“On July 19, 2009, a new black spot about the size of Earth was discovered in Jupiter’s southern hemisphere by an amateur astronomer. Thermal infrared analysis showed it was warm and spectroscopic methods detected ammonia. JPL scientists confirmed that another impact event on Jupiter had occurred, probably a small undiscovered comet or other icy body.”

  36. Mel

    reidh

    Impacts the magnitude of those observed on Jupiter are quite rare on earth; it is a much smaller target, and Jupiter acts like a giant vacuum cleaner and its gravitational field is so strong that it “shepherds” comets from the Oort Cloud away from the inner regions of the Solar System.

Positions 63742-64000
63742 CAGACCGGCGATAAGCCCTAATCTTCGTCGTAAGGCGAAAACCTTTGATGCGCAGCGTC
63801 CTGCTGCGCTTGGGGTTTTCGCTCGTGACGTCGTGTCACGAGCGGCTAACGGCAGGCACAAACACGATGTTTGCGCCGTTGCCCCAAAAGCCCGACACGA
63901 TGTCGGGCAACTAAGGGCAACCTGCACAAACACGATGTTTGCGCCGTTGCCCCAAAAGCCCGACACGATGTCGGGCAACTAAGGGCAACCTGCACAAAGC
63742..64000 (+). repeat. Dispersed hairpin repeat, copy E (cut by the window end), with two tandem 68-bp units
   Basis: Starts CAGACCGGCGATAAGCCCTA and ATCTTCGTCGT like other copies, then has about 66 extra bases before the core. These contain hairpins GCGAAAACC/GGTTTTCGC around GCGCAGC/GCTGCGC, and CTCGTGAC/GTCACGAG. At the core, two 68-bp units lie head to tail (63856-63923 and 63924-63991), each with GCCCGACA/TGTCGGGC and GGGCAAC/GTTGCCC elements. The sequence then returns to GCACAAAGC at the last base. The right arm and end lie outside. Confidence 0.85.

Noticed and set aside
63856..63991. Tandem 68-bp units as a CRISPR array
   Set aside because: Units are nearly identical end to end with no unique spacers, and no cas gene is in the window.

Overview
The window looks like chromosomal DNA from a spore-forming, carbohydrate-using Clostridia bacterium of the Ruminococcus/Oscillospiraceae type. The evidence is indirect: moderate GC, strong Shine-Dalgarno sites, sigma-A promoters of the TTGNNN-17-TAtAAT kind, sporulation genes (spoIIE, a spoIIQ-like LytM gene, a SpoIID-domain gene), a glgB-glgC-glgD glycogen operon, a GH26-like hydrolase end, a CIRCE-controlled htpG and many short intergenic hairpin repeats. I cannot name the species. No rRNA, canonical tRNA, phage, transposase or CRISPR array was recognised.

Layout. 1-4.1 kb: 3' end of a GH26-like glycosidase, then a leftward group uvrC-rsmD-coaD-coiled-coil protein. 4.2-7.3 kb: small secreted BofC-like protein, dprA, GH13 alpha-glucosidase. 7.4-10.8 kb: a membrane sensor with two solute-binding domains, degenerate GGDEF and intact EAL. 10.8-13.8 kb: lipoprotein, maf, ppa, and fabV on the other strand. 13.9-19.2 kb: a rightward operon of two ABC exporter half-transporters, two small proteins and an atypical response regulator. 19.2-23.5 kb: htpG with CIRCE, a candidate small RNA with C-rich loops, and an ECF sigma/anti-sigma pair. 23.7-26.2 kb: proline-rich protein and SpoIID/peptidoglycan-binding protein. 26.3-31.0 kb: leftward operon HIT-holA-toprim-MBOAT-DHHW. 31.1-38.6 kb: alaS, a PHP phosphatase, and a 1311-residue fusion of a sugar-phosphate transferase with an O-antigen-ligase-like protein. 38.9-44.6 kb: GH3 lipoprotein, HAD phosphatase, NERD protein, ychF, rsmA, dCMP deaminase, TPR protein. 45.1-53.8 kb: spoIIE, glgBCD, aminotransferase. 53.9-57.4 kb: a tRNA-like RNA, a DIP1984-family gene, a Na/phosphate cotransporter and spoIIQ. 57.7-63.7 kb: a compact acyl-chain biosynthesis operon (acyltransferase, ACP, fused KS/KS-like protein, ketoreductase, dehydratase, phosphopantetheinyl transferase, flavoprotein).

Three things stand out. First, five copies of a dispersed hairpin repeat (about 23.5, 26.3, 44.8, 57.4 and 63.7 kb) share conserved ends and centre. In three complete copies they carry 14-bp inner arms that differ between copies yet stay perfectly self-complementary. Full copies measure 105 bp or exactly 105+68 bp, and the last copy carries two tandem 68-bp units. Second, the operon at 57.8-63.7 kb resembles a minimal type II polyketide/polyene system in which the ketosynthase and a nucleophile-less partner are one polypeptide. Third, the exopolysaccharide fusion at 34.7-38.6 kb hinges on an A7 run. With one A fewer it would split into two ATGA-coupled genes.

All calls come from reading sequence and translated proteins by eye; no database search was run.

Life-threatening impacts only occur every 50-60 million years or so. I would hardly get in a tizzy about such an event happening in the foreseeable future. Lots of things should be of far greater concern to us human beings…

  37. Stuart Austwick

    HI, I was totally impressed with your Video and wondered if you could let me know what setup you used to capture this.
    I have a 14″ Celestron Polar Mounted in a Dome, but have only used it for still imaging.

    I would be really interested in setting it up to produce videos of Astronomical events such as this.

    Stuart

  38. Jim

    “You saw a white spot on Jupiter. Other than that, you don’t know nothing.”

    Despite what other’s may say about the grammar, you may have a point. The image does not look like other recorded “hits”. Atmospheric distortion may explain some details, and would hate to go into lightning discharges although lightning does happen on Earth around large energy discharges such as volcanoes. Think this does need further review and a continued followup!

  39. WOW. The video was awesome as well as the pic too. At last, scientists could take a pic of jupiter. Someday we the human are gonna rule the outer space too.